At the beginning of the 20th century, George Stephen Cane Cuttress owned and operated the brewery at Poynings. He also owned various properties in Fulking, including Arbor Vitae which he sold at auction in 1914. The bill of sale described it as one cottage with its own well, let to George Beard for an annual rent of £15. George Beard was a member of a family who had lived in the parish of Edburton for many decades. He was the uncle of William Beard who emigrated to Australia in 1909.

Arbor Vitae in the winter of 1991 by Stuart Howgrave-Graham

A photograph of Arbor Vitae in the winter of 1991 taken by Stuart Howgrave-Graham. The dormer windows added in the 1980s by Peter Sheppard can be seen to the left of the red Post Office sign.

In the mid twentieth century the cottage incorporated a medical facility. Dr. Robert (Bob) Cunningham-Jones from Hassocks held a weekly surgery there and, when he retired, it was continued by Dr. Paul Wellings from Henfield. In the 1960s the surgery was moved to the village hall. It was discontinued in the 1980s because the facility was inadequate for the purpose.

Whilst he was living at Arbor Vitae, Peter Sheppard began experimenting with plastic mouldings. He almost smoked out The Street when the machine he was using overheated. He sold the house to Derek Lintott and his wife Josephine (Jo). Derek was a surveyor and for a while was Chairman of the Parish Council. Jo was a professional calligrapher who worked mainly at home in the studio at the end of the garden. She also appeared in a BBC Television programme featuring Sussex village life. While she was resident in Fulking she lead a successful campaign to persuade BT not to remove the traditional, red K6 telephone box from The Street and replace it with a more up to date, but totally incongruous, metal and glass booth. The telephone box that she sucessfully fought to save itself became a Grade II listed building in 1988.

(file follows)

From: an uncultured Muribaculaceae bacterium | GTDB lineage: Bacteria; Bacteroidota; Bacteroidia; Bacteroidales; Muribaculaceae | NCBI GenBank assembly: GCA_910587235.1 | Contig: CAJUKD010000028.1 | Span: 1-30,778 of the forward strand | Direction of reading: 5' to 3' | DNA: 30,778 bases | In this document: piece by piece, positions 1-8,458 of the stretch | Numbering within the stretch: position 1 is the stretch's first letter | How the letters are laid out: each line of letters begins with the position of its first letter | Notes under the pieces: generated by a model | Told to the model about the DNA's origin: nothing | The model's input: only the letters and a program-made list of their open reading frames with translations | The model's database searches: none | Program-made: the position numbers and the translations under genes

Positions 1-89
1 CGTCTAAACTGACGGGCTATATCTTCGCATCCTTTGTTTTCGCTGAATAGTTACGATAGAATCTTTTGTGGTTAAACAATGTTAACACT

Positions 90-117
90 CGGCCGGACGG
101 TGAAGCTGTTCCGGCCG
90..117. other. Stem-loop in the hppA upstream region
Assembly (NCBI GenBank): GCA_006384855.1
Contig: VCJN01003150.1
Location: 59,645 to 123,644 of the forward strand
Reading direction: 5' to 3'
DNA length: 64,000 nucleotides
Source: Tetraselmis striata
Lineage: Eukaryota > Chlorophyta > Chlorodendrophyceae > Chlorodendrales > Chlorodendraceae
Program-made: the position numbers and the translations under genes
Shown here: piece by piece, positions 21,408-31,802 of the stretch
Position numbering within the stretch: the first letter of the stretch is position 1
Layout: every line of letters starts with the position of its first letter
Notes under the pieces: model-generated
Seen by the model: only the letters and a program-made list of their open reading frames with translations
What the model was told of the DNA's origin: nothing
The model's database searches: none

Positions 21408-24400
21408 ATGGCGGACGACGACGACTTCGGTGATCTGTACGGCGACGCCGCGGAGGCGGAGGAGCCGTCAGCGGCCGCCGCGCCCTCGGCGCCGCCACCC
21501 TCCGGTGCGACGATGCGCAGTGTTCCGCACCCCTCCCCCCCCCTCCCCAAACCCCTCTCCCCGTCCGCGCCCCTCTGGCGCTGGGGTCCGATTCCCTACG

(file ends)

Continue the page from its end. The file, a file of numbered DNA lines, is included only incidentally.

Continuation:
Arbor Vitae in 2007

Arbor Vitae in 2007: comparison with the 1950s photo above reveals how the later two-storey extension has seamlessly replaced a single storey lean-to.

Tony Brooks


  • F.A. Howe (1958) A Chronicle of Edburton and Fulking in the County of Sussex. Crawley: Hubners Ltd.

[Copyright © 2014, Anthony R. Brooks. Adapted from Anthony R. Brooks (2008) The Changing Times of Fulking & Edburton. Chichester: RPM Print & Design, pages 168-169, 245-246.]

“Old red telephone box .. converted into tourist information kiosk”

Fulking telephone box and bus stop

[A slightly misleading illustration]

The Argus reports:

This former BT telephone kiosk was installed decades ago in .. a hamlet nestling in the South Downs .. For years it remained unused, .. It has now undergone months of restoration work and now displays a large-scale map of the area with details of local places of interest and local amenities. It would also dispense leaflets and brochures provided by the South Downs National Park Authority, various institutions and by businesses in the vicinity.